Reducing Approval of Benevolent Sexism: An Educational Intervention
The effectiveness of a brief educational intervention in reducing undergraduate participants’ approval of benevolent sexism was evaluated across two studies. Results demonstrated that participants who read an intervention essay about benevolent sexism reported decreased benevolent sexism scores in both studies compared to those who read a control essay. In Study 1, participants in the intervention condition also indicated less liking for a profiled benevolent sexist than control participants, and these effects were still present at 6 month follow-up. Study 2 showed that the intervention successfully increased par- ticipants’ recognition of benevolent sexism as prejudice and increased ratings of the severity of a benevolent sexist incident. Implications for implementing this type of intervention are discussed.
CNNMoney (2006, April 17). Women CEO’s of FOR-TUNE 500 companies. Retrieved October 25, 2007 from http://money.cnn.com/magazines/fortune/fortune500/womenceos/.
Dardenne, B., Dumont, M., & Bollier, T. (2007). Insidious dangers of benevolent sexism: Consequences for women’s performance. Journal of Personality and Social Psychology, 93, 764-779.
Eagly, A. H., & Mladinic, A. (1989). Gender stereo-types and attitudes toward women and men. Personality and Social Psychology Bulletin, 15, 543- 558.
Gill, M. J. (2004). When information does not deter stereotyping: Prescriptive stereotyping can foster bias under conditions that deter descriptive stereotyping. Journal of Experimental Social Psychology, 40, 619-632.
Glick, P., Diebold, J., Bailey-Werner, B., & Zhu, L. (1997). The two faces of Adam: Ambivalent sexism and polarized attitudes toward women. Personality and Social Psychology Bulletin, 23, 1323-1334.
Glick, P., & Fiske, S. T. (1996). The Ambivalent Sexism Inventory: Differentiating hostile and benevolent sexism. Journal of Personality and Social Psychology, 70, 491-512.
Glick, P. & Fiske, S. T. (2001). An ambivalent alliance: Hostile and benevolent sexism as complementary justifications for gender inequality. American Psychologist, 56, 109-118.
Glick, P., Fiske, S. T., Mladinic, A., Saiz, J. L., Abrams, D., Masser, B., et al. (2000). Beyond prejudice as simple antipathy: Hostile and benevolent sexism across cultures. Journal of Personality and Social Psychology, 79, 763-775.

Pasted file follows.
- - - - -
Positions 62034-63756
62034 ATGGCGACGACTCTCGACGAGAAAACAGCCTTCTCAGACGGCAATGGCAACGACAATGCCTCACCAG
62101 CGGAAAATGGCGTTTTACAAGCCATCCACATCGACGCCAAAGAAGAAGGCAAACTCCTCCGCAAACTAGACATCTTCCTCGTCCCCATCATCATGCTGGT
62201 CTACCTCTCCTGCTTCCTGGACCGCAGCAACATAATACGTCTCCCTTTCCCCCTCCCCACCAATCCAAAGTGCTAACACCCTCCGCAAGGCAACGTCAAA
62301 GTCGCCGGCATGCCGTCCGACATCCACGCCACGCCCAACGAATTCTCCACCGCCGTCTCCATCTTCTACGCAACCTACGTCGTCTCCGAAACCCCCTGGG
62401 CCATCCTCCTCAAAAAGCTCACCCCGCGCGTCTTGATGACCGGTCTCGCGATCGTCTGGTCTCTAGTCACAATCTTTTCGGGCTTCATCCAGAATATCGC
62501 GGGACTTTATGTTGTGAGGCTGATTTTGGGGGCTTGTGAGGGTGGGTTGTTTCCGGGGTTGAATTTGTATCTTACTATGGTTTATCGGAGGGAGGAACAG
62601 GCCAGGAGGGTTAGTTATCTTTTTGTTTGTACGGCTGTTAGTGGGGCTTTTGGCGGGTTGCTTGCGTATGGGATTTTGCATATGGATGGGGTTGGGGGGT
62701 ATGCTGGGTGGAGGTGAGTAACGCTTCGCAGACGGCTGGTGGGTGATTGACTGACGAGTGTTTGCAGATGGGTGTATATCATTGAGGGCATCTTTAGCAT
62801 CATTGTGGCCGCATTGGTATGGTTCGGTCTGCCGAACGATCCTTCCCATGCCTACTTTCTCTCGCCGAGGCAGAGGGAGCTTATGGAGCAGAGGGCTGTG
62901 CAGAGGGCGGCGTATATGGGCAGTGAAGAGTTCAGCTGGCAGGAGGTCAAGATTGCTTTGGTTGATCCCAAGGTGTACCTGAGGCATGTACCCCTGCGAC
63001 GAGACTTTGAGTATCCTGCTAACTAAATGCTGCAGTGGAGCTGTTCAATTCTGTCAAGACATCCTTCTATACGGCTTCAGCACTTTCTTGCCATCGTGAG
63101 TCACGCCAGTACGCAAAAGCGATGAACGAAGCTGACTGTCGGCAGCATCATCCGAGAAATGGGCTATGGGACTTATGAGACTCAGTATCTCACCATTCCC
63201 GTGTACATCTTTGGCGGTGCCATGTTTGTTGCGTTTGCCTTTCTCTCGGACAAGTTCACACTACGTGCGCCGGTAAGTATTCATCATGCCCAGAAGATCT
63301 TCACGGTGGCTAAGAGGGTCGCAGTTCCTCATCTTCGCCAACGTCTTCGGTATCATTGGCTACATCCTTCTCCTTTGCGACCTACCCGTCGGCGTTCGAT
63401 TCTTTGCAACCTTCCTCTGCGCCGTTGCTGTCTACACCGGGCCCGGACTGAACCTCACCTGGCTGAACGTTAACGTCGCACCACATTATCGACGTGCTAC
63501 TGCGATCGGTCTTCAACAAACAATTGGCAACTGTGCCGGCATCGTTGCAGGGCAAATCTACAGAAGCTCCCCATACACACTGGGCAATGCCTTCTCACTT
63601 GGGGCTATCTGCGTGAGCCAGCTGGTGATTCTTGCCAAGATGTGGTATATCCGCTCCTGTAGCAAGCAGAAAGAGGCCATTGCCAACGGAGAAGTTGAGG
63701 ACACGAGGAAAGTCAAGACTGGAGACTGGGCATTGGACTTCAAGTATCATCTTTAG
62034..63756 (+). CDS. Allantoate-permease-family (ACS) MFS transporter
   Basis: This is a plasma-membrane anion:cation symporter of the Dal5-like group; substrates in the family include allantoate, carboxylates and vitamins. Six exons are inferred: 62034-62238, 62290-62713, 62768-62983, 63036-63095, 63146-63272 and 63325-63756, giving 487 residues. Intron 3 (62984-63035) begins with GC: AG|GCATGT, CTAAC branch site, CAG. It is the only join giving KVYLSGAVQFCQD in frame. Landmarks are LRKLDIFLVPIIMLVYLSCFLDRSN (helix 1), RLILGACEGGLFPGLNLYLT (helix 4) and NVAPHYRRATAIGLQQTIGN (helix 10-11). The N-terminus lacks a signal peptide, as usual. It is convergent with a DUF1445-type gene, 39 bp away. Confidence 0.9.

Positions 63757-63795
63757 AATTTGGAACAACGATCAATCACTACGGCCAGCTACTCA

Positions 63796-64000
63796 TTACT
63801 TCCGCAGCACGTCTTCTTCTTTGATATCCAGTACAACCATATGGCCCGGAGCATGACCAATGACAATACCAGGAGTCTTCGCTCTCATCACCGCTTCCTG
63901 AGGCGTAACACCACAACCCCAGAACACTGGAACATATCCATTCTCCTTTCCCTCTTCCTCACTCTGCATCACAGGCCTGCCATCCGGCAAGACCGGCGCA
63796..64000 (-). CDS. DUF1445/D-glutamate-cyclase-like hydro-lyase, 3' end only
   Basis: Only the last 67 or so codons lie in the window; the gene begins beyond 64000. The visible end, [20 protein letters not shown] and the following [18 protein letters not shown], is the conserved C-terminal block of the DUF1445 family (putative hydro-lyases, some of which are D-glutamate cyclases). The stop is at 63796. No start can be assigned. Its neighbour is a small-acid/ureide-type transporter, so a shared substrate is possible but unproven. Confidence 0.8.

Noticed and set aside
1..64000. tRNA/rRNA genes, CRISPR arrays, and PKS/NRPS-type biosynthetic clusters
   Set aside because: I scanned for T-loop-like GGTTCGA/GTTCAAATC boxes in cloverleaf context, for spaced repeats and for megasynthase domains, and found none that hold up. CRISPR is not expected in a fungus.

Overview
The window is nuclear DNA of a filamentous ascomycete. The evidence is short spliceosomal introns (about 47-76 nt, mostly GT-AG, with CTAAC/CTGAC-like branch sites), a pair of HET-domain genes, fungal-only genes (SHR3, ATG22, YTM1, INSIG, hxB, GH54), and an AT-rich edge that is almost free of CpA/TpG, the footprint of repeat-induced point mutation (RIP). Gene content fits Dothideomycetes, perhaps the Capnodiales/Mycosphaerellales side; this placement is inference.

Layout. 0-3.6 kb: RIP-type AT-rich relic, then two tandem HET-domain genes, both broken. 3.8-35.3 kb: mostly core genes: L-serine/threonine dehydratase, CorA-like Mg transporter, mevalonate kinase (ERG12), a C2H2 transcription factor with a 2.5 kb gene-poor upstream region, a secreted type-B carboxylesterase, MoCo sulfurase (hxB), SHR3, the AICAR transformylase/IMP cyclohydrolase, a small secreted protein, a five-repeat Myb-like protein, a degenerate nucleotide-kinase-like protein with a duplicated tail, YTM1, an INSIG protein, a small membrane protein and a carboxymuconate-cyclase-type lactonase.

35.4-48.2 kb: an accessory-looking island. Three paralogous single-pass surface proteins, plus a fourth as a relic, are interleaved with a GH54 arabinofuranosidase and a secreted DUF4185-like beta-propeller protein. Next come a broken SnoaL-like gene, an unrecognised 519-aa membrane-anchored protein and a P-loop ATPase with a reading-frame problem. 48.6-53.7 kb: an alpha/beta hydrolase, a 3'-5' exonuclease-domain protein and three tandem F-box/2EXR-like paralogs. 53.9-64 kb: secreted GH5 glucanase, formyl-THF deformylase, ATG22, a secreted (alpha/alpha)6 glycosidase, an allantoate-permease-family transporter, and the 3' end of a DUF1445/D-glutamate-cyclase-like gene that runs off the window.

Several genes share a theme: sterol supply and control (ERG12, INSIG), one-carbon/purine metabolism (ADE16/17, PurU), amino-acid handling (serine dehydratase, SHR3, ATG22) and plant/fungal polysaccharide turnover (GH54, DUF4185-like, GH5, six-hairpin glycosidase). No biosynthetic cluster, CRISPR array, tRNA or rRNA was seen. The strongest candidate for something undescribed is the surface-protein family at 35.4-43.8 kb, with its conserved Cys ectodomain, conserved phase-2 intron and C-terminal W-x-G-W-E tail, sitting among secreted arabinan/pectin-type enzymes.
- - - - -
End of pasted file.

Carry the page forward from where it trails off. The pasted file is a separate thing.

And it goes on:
Good, J. J., & Rudman, L. A. (in press). When female applicants meet sexist interviewers: The costs to a target of benevolent sexism. Sex Roles.
Higgins, E. T., & Rholes, W. S. (1978). Saying is believing: Effects of message modification on memory and liking for the person described. Journal of Experimental Social Psychology, 14, 363-378.
Hill, M. E., & Augoustinos, M. (2001). Stereotype change and prejudice reduction: Short- and long- term evaluation of a cross-cultural awareness pro- gramme. Journal of Community & Applied Social Psychology, 11, 243-262.
Jost, J. T., & Kay, A. C. (2005). Exposure to benevolent sexism and complementary gender stereotypes: Consequences for specific and diffuse forms of system justification. Journal of Personality and Social Psychology, 88, 498-509.
Kilianski, S. E. & Rudman, L. A. (1998). Wanting it both ways: Do women approve of benevolent sexism? Sex Roles, 39, 333-353.
Krahe, B., & Altwasser, C. (2006). Changing Negative Attitudes Towards Persons with Physical Dis- abilities: An Experimental Intervention. Journal of Community & Applied Social Psychology, 16, 59-69.
Levy, S. R. (1999). Reducing prejudice: Lessons from social-cognitive factors underlying perceiver differences in prejudice. Journal of Social Issues, 55, 745-765.
McCauley, C., Wright, M., & Harris, M. E. (2000). Diversity workshops on campus: A survey of current practice at U.S. colleges and universities. College Student Journal, 34, 100–114.
Monteith, M. J. (1993). Self-regulation of prejudiced responses: Implications for progress in prejudice- reduction efforts. Journal of Personality and Social Psychology, 65, 469-485.
Moya, M., Glick, P., Expósito, F., de Lemus, S., & Hart, J. (2007). It’s for your own good: Benevolent sexism and women’s reactions to protectively justified restrictions. Personality and Social Psychology Bulletin, 33, 1421-1434.
Nelson, T. D. (2006). The psychology of prejudice (2nd ed.). Boston: Pearson Education, Inc.
Paulhus, D. L. (1988). Assessing self-deception and impression management in self-reports: The Balanced Inventory of Desirable Responding. (Manual available from the author at the Department of Psychology, University of British Columbia, Vancouver, B. C., Canada V6T 1Y7.)
Swim, J. K., Hyers, L. L., Cohen, L. L., & Ferguson, M. J. (2001). Everyday sexism: Evidence for its incidence, nature, and psychological impact from three daily diary studies. Journal of Social Issues, 57, 31-53.
U.S. Department of Labor, Women’s Bureau. (2002). Facts on working women: Women in high tech jobs. Retrieved January 31, 2007 from http:// www.dol.gov/wb/factsheets/hitech02.htm.
Vescio, T. K., Gervais, S. J., Snyder, M., & Hoover, A. (2005). Power and the creation of patronizing environments: The stereotype-based behaviors of the powerful and their effects on female performance in masculine domains. Journal of Personality and Social Psychology, 88, 658-672.
Viki, G., Abrams, D., & Hutchison, P. (2003). The “true” romantic: Benevolent sexism and paternalistic chivalry. Sex Roles, 49, 533-537.
- There are currently no refbacks.
Copyright (c) 2017 The New School Psychology Bulletin
© The New School Psychology Bulletin | email@example.com